What does it mean to grow open science practices, norms, and values among a particular research community? How do the researchers themselves hope to benefit from this type of effort?
COS has partnered with Flu Lab to support the adoption of open science in influenza research. This collaboration represents a novel effort to promote open science approaches among a specific research community. Our Open Science Fellowship program includes postdocs, early-career, and mid-career researchers who are conducting research on influenza and in related fields including epidemiology and public health. As part of the program, COS staff train selected Fellows on the fundamentals of open science and knowledge-sharing activities. Fellows are also provided a stipend to support their work. Upon completing the program, Fellows will incorporate the open science techniques and methods they learned into their own research and share them with their communities through seminars, talks, and presentations. The goal of this effort is to cultivate a grassroots network of scholars who advocate for open science practices in their respective communities. Three cohorts of fellows will participate in the program from November 2022 through February 2023.
Through their applications, our Fellows have offered compelling personal stories about how their participation would positively impact their research careers. We thought we’d share a few anecdotes that reflect how transformative a program like this can be.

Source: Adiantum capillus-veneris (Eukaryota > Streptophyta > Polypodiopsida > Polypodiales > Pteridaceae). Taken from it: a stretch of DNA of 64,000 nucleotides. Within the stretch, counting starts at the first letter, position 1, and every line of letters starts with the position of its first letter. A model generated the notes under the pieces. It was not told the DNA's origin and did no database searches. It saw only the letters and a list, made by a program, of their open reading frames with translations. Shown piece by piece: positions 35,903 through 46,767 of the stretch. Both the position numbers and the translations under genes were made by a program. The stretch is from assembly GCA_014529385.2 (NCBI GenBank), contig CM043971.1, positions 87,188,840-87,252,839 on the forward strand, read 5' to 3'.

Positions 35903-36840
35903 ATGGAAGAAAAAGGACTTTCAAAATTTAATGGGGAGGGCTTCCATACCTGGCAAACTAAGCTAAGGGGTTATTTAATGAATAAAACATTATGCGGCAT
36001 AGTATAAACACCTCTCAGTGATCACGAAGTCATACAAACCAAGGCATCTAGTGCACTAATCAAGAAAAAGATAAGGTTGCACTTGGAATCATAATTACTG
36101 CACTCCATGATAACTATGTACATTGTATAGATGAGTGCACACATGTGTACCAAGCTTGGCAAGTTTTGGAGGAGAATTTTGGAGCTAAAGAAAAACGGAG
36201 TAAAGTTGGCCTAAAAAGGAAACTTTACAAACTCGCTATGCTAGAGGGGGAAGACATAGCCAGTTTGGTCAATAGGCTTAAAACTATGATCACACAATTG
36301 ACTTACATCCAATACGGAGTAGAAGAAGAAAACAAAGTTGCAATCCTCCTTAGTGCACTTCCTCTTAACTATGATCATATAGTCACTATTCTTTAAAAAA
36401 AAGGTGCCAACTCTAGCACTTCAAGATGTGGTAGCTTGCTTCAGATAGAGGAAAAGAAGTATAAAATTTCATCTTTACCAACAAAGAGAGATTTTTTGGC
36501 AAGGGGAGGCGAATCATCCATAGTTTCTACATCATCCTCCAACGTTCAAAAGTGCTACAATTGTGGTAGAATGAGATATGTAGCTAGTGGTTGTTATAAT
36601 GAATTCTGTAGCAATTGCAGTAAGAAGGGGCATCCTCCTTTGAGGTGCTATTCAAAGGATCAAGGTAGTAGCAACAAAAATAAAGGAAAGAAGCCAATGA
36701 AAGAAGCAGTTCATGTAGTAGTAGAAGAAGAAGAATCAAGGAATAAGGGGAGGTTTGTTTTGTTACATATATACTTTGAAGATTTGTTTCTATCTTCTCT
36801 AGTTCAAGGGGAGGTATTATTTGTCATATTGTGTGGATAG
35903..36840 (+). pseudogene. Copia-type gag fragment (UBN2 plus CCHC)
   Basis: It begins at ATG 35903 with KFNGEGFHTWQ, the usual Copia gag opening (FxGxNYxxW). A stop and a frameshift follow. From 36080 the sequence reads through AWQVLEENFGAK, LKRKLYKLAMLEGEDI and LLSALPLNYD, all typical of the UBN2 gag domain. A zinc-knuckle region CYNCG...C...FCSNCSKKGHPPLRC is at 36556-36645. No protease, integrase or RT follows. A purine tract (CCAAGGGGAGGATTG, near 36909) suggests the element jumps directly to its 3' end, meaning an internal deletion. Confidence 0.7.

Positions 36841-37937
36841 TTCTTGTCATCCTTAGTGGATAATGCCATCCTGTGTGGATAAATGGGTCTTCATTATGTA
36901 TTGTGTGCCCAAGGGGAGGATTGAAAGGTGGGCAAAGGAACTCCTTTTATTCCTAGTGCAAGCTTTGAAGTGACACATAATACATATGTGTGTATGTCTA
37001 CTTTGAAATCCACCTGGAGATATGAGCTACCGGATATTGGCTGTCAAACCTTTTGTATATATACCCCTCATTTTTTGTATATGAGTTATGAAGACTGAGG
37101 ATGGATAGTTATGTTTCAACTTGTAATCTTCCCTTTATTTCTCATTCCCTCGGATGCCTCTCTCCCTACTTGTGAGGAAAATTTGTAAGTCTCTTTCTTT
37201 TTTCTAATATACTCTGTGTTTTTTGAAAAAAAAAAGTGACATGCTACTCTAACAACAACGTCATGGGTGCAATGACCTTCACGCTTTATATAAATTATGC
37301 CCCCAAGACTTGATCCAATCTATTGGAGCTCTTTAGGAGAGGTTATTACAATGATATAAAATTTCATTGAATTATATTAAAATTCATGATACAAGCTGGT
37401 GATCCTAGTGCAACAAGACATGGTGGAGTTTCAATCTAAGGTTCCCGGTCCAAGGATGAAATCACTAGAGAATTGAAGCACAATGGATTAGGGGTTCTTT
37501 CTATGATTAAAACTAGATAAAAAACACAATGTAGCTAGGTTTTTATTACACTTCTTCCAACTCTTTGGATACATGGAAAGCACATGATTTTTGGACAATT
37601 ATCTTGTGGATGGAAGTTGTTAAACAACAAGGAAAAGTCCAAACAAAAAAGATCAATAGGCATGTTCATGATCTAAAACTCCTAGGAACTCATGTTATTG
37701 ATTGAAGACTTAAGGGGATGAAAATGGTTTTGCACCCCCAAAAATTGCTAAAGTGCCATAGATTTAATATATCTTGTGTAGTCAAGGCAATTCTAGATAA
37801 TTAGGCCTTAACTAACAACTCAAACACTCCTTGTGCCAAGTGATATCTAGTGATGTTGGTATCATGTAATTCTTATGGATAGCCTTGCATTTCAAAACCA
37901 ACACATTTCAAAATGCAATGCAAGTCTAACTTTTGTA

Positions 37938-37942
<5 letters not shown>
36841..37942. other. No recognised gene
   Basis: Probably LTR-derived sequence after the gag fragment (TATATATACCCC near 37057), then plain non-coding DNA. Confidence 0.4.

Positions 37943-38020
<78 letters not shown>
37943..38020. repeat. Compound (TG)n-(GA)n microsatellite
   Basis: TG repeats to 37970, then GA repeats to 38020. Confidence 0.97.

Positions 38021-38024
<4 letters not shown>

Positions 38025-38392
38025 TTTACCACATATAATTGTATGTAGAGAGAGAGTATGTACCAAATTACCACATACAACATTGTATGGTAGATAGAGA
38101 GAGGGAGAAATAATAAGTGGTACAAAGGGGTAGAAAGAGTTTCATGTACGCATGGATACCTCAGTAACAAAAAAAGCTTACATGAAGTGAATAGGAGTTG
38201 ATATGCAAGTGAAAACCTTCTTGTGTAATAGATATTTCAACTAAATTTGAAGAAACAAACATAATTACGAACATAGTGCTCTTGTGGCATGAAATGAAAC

Eunice Ayeni of the Federal University of Technology in Azure, Nigeria, mentions professional development and her interest in being a mentor as motivations for having applied to the program.
Public trust in science was top of mind for Walter Harrington of St. Jude Children’s Research Hospital in Memphis, Tennessee.
Sriram Vijendran of Iowa State University in Ames, Iowa, hopes to learn strategies and develop skills around open data collection and curation.
Cohort 1 has completed their training and are now preparing their presentations to their communities. We are impressed by the ambitious research agendas they are currently undertaking at their institutions and the depth of topics they have discussed during the training and 1:1 sessions. We are excited to witness them spreading the word in their communities through the fellowship deliverables, and look forward to the next two cohorts in the New Year.
Our partnership with Flu Lab is the first among what we hope will be many more opportunities to engage with scholars who want to help make open science the norm in their research communities. With further support, we can expand these efforts into new fields of study. There is substantial interest and enthusiasm among early-career researchers for this kind of training. We hope to collaborate with as many as possible in the coming months and years.
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